Soilwork - The Living InfiniteSoilwork

The Living Infinite

01. Spectrum Of Eternity
02. Memories Confined
03. This Momentary Bliss
04. Tongue
05. The Living Infinite I
06. Let The First Wave Rise
07. Vesta
08. Realm Of The Wasted
09. The Windswept Mercy
10. Whispers And Lights
11. Entering Aeons
12. Long Live The Misanthrope
13. Drowning With Silence
14. Antidotes In Passing
15. Leech
16. The Living Infinite II
17. Loyal Shadow
18. Rise Above The Sentiment
19. Parasite Blues
20. Owls Predict, Oracles Stand Guard

[Nuclear Blast]

The prospect of any band releasing a double album should immediately worry fans; that’s one hell of a lot of material that needs to be interesting, or else there goes the whole album.  Fortunately, not only did Soilwork realize this, but took three years to work on twenty downright classic songs that take up 84 minutes of disc space. Approximately zero of that time is filler or less-than-memorable.

The first disc of The Living Infinite shines with its immense diversity, but never breaks the coherent experience of the record. Opening up with a mysterious looming orchestral melody turned lightening-fast metal of ‘Spectrum of Eternity’ is a feat in and of itself, but keeping up that raging, gigantic sound throughout the song is damn near legendary. ‘Spectrum of Eternity’ is a great example of what’s to come on the first disc; a lot of very different songs than you’d expect from a Soilwork album, but they work. Songs like ‘The Windswept Mercy’ and ‘Memories Confined’ take the speed down a notch, bump up the chordal work, and let vocalist Björn “Speed” Strid go to town on ingraining melodies too catchy for their own good in your head. Then there are songs that feel like a throwback to some old Soilwork, namely ‘Realm of the Wasted,’ which could have passed as a B-side from the Natural Born Chaos era of the band.

The second disc takes a slightly darker turn, if not a little bit heavier. With songs to showcase like the single ‘Rise Above the Sentiment,’ you’ve already got yourself one solid song in the bank! The track that stands out above the rest on the second disc is ‘Parasite Blues,’ which is a straightforward metal tune that strongly demands a little bit of wind milling at the very least.  Then there are straight up death metal-speed songs like ‘Leech’ with a great, atmospheric half-timed chorus, and even the acoustic, slightly-spacey jams of ‘Antidotes in Passing.’ It’s difficult to say which disc is better, and truthfully there really isn’t an answer to it; they’re both different in their own unique ways that essentially forces you to listen through the album as a whole.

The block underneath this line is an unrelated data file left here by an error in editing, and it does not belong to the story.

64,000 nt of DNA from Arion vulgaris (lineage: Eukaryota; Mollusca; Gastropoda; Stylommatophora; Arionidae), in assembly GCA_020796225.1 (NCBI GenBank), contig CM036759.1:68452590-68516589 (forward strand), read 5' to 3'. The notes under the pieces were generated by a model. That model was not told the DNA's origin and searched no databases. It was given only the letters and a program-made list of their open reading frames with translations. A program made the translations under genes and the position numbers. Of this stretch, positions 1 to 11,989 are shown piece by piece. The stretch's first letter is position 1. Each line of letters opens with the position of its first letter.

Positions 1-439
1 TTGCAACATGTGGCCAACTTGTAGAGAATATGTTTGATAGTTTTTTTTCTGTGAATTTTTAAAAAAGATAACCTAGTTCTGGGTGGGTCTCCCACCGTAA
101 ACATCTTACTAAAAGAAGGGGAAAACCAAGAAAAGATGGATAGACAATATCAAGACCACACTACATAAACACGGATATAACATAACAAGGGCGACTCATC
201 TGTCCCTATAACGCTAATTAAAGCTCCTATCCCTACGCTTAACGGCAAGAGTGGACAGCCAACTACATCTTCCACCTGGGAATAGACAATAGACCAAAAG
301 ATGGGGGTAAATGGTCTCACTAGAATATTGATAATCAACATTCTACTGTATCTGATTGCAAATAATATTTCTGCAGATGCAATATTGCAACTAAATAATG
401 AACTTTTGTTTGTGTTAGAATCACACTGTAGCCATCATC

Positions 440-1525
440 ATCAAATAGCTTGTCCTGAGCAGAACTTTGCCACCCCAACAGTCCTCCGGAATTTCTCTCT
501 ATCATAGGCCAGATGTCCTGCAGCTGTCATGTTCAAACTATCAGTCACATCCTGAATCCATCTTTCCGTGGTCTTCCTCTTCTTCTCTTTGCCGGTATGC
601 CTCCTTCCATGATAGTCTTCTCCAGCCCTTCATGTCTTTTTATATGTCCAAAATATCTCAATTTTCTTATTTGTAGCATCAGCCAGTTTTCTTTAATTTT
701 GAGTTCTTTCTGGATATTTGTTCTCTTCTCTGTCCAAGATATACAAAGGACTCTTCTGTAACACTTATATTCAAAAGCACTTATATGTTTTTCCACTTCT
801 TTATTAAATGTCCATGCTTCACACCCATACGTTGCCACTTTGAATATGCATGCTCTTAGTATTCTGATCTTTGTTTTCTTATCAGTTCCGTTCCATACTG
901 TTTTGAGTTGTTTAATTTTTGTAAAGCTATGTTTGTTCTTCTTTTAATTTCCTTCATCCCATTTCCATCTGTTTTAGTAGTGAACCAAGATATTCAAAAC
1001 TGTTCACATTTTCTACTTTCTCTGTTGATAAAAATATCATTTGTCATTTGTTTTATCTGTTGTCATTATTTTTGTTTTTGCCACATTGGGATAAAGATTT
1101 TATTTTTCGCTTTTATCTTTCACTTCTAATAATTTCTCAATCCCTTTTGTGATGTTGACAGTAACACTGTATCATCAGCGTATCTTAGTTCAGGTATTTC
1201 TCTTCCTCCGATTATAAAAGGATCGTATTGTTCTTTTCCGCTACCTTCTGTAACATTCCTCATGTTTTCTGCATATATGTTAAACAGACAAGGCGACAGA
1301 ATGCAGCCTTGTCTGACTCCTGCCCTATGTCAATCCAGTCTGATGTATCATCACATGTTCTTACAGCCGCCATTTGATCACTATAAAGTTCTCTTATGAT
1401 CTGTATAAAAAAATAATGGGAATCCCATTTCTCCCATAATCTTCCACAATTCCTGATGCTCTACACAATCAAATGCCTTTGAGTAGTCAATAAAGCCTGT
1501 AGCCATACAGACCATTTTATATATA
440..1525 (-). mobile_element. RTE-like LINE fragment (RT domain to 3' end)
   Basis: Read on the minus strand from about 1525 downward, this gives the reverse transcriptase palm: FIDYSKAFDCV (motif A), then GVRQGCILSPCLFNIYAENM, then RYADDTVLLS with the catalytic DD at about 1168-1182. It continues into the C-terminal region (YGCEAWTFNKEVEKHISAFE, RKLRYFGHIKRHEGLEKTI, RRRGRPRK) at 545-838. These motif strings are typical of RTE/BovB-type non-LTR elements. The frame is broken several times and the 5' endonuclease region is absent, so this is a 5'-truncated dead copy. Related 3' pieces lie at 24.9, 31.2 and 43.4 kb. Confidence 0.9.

That’s right. When it comes right down to it, Soilwork have written a coherent double album that kills it from start to finish.

While the music itself on the record is worth whatever the charge be for it (and yes, newly added guitarist David Andersson fits right in with the band with maniacal and catchy riffing), the real star here is Björn “Speed” Strid. Every single song has at least one memorable moment or lyric that’s going to stick with you for a little bit, even if it’s screamed rather than sung. Speed is belting out his lines with such conviction and clarity that you’d think he’s been perfecting his craft over the course of two decades… mainly because he has.

The Living Infinite is going to end up as one of the best records from 2013 on many lists this year, and it deserves to be. Take everything you know about Soilwork’s melodic death metal-type sound and amplify it by a thousand. Got that? Now take some acoustic guitars, a little ambiance, a few orchestral backdrops, new keyboard sounds, and the whole lot of everything metal encompasses in terms of genre. Cram all of that into your metaphorical blender, and voila! The Living Infinite.

Soilwork – The Living Infinite gets…


– GK

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